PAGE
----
GE’s Flexible Coils Receiving Favorable User Reviews in MRI Procedures

GE Healthcare is reporting favorable reviews for its new flexible magnetic resonance imaging coils which can dramatically change the way many diagnostic imaging procedures are conducted on patients. 

 For many patients, a magnetic resonance imaging (MRI) scan can trigger feelings of discomfort, anxiety and sometimes fear. Now a new kind of coil technology is changing the game on this experience, while helping radiologists get clear images for confident diagnoses. 

During a scan, technologists use a radio frequency coil to capture and listen to the electro-magnetic waves coming from the part of the body radiologists are imaging. The coil acts like an antenna picking up signals from a patient’s body and converting them to images. In MRI equipment, RF coils are the receivers, and sometimes also the transmitters, of radio frequency signals, typically consisting of two electromagnetic coils, the transmitter and receiver, which generate the field and receive the resulting signal. 

But they’re usually bulky, heavy and uncomfortable for patients and medical technologists alike. GE’s new AIR Technology Coils are designed to conform to the human body like a blanket would. It uses innovative conductor material designed for ultra-flexibility. Each coil is lightweight and flexible to closely wrap around patients yet can yield incredibly detailed images. 

Its 48-channel head coil is designed to fit 99.9 percent of patients, from preemies to professional linebacker. Its ultra-lightweight and flexible design makes it easier for the technologist to position the coil on the patient. The conductor material was designed to allow each coil element to be closer to the patient’s anatomy for improved signal reception, depth of penetration and image quality. 

Two separate but simultaneous research projects were required to develop the innovative technologies at the heart of AIR Technology, says GE. Together, they consolidate the functionality of the coil for efficiency. This simplified design is the basis for a revolutionary coil that is lighter, offers more flexibility and provides greater coverage. 

Developing a light, flexible loop is one thing, but finding a way to control loop-to-loop interactions was no small feat of engineering. Because of the low profile and performance of the E-mode electronics module, GE was able to place it right at the base of each loop where it can better control the surrounding magnetic and electric fields. This enabled breaking free from critical overlap restrictions and arranging elements closer together.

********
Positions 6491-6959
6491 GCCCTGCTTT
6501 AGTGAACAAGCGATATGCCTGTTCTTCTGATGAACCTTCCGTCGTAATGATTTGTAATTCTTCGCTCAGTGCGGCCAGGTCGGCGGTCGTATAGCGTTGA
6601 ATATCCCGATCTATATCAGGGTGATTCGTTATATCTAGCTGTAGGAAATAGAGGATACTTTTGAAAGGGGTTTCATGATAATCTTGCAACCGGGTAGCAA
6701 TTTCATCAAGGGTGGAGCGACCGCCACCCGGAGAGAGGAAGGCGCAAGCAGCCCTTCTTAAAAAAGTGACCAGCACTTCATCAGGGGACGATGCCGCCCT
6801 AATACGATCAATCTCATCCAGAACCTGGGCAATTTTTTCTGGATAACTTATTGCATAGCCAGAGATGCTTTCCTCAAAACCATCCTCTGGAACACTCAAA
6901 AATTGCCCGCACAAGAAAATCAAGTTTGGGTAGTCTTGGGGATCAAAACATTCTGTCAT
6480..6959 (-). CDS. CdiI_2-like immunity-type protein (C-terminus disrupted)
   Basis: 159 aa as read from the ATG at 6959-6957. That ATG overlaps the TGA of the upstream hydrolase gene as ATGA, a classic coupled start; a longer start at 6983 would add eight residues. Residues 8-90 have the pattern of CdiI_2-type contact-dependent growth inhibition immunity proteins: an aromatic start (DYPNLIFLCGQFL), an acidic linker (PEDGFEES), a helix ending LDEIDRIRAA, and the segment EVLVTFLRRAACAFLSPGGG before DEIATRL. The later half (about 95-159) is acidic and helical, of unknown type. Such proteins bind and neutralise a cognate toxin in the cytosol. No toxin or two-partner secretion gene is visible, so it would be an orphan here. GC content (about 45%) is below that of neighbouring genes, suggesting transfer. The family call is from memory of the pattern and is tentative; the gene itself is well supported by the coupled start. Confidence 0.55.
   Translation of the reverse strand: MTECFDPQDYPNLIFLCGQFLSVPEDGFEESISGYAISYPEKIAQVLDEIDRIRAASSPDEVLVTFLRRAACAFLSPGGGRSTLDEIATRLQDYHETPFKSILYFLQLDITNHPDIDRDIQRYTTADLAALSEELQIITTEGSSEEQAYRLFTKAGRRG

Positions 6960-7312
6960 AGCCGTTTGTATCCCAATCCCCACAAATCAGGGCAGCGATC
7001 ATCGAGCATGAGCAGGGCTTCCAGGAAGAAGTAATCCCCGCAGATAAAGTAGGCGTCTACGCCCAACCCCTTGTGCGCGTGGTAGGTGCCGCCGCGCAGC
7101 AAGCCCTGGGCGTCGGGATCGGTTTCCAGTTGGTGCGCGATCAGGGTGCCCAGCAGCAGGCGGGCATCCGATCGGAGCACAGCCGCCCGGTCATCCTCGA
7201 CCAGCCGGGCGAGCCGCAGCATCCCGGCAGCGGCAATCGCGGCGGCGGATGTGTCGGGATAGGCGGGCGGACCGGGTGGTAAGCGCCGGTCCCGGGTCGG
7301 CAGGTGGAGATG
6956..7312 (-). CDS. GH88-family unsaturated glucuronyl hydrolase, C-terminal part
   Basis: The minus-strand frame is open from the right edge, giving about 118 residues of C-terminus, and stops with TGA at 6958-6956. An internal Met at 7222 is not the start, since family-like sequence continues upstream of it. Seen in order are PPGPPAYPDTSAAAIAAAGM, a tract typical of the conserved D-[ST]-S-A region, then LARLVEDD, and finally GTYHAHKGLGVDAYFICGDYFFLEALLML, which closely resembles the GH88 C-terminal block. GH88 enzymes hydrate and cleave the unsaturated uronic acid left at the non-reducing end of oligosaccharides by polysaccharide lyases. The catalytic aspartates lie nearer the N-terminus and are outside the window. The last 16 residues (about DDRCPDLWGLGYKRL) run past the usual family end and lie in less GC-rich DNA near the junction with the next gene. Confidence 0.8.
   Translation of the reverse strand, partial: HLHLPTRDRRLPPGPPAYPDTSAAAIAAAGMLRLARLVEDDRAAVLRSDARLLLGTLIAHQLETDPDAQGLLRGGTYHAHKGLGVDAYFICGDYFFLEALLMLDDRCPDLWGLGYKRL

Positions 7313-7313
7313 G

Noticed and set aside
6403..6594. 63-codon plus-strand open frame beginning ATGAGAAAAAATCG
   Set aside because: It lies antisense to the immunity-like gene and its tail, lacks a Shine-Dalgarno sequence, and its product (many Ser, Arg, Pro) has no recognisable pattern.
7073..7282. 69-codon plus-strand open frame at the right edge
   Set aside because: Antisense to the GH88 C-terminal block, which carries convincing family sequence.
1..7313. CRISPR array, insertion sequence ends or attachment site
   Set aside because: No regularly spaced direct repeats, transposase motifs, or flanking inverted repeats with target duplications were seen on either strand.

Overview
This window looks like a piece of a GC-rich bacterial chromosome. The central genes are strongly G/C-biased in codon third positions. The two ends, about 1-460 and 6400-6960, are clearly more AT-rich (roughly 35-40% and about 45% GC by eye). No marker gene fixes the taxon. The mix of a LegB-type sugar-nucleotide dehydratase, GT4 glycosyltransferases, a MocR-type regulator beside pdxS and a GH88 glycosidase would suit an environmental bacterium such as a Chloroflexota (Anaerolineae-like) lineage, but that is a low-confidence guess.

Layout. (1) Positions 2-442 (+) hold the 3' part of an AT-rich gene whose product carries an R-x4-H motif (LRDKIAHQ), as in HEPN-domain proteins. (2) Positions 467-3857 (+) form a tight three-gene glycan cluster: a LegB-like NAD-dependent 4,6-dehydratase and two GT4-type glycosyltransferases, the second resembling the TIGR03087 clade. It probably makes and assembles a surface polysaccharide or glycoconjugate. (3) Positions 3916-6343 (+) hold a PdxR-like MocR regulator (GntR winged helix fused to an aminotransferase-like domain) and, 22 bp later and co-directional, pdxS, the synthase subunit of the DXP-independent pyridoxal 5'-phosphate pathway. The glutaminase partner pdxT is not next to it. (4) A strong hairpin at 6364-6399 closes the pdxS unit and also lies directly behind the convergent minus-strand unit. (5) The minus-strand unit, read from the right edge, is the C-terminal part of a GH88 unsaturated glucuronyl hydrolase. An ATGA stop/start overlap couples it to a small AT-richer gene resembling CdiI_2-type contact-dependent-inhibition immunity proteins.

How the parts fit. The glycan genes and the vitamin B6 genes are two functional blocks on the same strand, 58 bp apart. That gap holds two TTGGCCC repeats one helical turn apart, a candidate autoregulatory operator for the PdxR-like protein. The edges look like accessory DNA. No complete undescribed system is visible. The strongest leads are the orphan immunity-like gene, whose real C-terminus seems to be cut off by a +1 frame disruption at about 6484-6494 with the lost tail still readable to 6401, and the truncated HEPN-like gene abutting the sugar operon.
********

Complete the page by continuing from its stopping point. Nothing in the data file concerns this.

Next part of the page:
A core element to the new form-fitting coil design was creating a conductor loop with great flexibility. Sometimes the right material can be the linchpin to a breakthrough innovation, says the company. For AIR Technology, it was the conductor material for the loop. Lightweight and bendable, this series of linked resonators replaces what used to be rigid circuit boards and lumped components. 

Another key design element was getting newer, advanced electronics into a very small unit. Within this miniaturized module are some of the most advanced coil electronics ever developed, says GE. “Our proprietary E-mode electronics reduce current noise, boost linearity and improve tolerance to varying coil loading conditions. It makes the most out of every centimeter to reduce component volume by more than 60 percent.” 

“We were impressed right from the get-go. It’s very light, comfortable and flexible. It’s a big change from the larger, rigid anterior array coils that we used to use. For patients who have had previous scans with the rigid, large coil, they have commented that the AIR Coil is much more comfortable,” says Tom Schrack, manager of MR education and technical development at Fairfax Radiological Consultants in Fairfax, Virginia. His was among several favorable user reviews that GE reported in May. 

AIR Coils also reduce a common worry with flexible coils called decoupling, when a flexible coil overlaps over itself, loses signal and interrupts the scan. This is especially common when imaging legs, hips and shoulders, where coils are wrapped around the body part. “The beauty about being able to wrap your anatomy is that where the coils overlap, they don’t decouple. That’s a pretty substantial technological advance,” says Schrack. “You can literally wrap up your anatomy like a hot dog bun and not have to worry about it. That makes our life a lot easier and makes the scans go a lot quicker.” 

Now GE’s system integrates the coil technology into two automated techniques, AIR Touch for coil selection and AIRx, an artificial intelligence-based tool that prescribes the image “slices” to take. 

“The integration of AIR coils and AIRx means that the operator never has to worry about picking the right coil element combination,” says Schrack. “You don’t to take any time selecting or deselecting coil elements. Based on the operator’s scan prescription, the system will automatically turn on the exact configuration of coil elements for the best coverage and SNR.” Schrack says this advanced technology is the future of MRI imaging. “It really is the next big thing. AIR Coils will change the industry.” 

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